Fatal transplant-associated west nile virus encephalitis and public health investigation-california, 2010.

TitleFatal transplant-associated west nile virus encephalitis and public health investigation-california, 2010.
Publication TypeJournal Article
Year of Publication2013
AuthorsRabe IB, Schwartz BS, Farnon EC, S Josephson A, Webber AB, Roberts JP, de Mattos AM, Gallay BJ, van Slyck S, Messenger SL, Yen CJ, Bloch EM, Drew CP, Fischer M, Glaser CA, Team WN
Pagination463 - 8
Date Published2013
ISBN Number1534-6080
Other Numberswej, 0132144
Keywords*Kidney Transplantation/ae [Adverse Effects], *Public Health, *Tissue Donors, *West Nile Fever/tm [Transmission], Aged, Female, Humans, Male, Middle Aged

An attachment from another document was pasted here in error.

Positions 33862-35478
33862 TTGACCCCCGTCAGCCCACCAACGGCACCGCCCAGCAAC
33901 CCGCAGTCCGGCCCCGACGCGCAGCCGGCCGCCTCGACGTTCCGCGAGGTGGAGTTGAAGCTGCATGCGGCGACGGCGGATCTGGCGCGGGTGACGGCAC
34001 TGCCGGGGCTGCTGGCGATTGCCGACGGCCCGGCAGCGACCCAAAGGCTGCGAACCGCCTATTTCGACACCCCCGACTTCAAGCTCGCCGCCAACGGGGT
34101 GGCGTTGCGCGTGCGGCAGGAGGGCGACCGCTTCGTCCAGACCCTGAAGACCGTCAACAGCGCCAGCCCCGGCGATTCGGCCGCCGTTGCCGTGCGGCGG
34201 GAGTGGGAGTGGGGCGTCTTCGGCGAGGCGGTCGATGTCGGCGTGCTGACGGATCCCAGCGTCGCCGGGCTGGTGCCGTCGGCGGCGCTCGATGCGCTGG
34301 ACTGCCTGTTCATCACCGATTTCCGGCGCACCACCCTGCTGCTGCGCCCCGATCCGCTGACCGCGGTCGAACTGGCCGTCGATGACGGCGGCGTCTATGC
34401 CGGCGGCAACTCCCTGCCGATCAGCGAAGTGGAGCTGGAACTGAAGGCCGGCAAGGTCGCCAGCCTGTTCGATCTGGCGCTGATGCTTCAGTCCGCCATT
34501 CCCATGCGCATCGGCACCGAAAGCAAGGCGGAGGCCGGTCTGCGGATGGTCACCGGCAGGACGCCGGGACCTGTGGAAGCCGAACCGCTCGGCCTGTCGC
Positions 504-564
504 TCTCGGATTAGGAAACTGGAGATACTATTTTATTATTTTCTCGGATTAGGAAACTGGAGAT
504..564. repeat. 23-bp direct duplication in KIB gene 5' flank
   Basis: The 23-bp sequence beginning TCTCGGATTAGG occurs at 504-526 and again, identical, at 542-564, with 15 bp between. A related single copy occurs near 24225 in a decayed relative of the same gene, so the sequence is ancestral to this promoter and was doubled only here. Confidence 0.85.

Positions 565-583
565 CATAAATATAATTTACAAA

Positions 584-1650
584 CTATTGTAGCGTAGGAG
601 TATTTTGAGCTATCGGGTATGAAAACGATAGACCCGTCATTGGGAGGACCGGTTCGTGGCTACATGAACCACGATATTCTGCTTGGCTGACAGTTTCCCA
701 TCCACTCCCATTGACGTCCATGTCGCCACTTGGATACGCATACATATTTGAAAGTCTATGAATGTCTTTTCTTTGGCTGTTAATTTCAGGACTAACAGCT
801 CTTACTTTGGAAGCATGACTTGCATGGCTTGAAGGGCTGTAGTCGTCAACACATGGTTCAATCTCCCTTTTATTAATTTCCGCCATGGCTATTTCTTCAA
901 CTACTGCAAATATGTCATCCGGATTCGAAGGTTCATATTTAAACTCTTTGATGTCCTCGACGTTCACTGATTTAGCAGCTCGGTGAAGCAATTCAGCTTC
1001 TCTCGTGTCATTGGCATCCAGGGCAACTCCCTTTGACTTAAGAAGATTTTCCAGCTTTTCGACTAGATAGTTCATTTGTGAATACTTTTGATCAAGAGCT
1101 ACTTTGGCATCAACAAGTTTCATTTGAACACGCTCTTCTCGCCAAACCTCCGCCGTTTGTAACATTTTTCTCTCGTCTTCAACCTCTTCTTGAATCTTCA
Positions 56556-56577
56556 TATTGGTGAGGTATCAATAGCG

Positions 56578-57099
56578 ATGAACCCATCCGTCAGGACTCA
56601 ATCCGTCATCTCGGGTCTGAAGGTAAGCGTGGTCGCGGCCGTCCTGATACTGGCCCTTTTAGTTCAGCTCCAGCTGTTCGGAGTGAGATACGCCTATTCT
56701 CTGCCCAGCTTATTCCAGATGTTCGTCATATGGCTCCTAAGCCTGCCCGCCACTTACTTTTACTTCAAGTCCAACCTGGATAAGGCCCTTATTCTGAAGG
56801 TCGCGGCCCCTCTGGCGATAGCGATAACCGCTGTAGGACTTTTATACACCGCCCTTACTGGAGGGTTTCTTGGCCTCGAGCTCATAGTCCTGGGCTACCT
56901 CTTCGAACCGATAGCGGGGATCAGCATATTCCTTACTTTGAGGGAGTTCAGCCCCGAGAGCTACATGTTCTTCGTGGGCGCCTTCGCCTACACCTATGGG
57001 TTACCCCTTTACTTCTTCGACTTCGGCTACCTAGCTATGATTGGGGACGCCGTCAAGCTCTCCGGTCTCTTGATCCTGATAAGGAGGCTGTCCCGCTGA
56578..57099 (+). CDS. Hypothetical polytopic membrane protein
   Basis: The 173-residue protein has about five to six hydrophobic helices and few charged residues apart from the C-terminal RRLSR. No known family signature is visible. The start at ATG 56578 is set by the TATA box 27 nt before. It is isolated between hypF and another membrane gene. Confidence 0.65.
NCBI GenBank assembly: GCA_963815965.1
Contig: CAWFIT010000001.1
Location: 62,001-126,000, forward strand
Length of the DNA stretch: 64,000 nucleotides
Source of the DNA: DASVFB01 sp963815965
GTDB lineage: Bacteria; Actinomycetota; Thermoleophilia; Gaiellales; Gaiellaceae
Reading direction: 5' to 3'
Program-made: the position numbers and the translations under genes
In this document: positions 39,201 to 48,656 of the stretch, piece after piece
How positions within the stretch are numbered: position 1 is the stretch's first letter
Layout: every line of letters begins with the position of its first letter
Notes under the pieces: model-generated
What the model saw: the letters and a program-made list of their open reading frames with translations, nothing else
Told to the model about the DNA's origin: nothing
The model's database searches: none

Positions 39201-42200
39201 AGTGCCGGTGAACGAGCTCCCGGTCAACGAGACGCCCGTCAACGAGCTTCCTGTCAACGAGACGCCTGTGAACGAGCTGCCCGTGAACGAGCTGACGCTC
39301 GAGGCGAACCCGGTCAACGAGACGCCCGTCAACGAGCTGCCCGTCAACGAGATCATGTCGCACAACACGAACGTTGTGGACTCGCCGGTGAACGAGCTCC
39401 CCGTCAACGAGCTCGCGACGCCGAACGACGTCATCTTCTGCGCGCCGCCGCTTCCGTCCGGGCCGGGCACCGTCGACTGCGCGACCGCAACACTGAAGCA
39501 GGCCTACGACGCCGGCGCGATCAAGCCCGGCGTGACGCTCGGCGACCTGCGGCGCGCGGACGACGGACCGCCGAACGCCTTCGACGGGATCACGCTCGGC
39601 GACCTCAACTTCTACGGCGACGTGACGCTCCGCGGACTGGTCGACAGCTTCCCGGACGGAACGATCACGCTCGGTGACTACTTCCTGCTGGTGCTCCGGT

BACKGROUND: In December 2010, a case of West Nile virus (WNV) encephalitis occurring in a kidney recipient shortly after organ transplantation was identified., METHODS: A public health investigation was initiated to determine the likely route of transmission, detect potential WNV infections among recipients from the same organ donor, and remove any potentially infected blood products or tissues. Available serum, cerebrospinal fluid, and urine samples from the organ donor and recipients were tested for WNV infection by nucleic acid testing and serology., RESULTS: Two additional recipients from the same organ donor were identified, their clinical and exposure histories were reviewed, and samples were obtained. WNV RNA was retrospectively detected in the organ donor's serum. After transplantation, the left kidney recipient had serologic and molecular evidence of WNV infection and the right kidney recipient had prolonged but clinically inapparent WNV viremia. The liver recipient showed no clinical signs of infection but had flavivirus IgG antibodies; however, insufficient samples were available to determine the timing of infection. No remaining infectious products or tissues were identified., CONCLUSIONS: Clinicians should suspect WNV as a cause of encephalitis in organ transplant recipients and report cases to public health departments for prompt investigation of the source of infection. Increased use of molecular testing and retaining pretransplantation sera may improve the ability to detect and diagnose transplant-associated WNV infection in organ transplant recipients.

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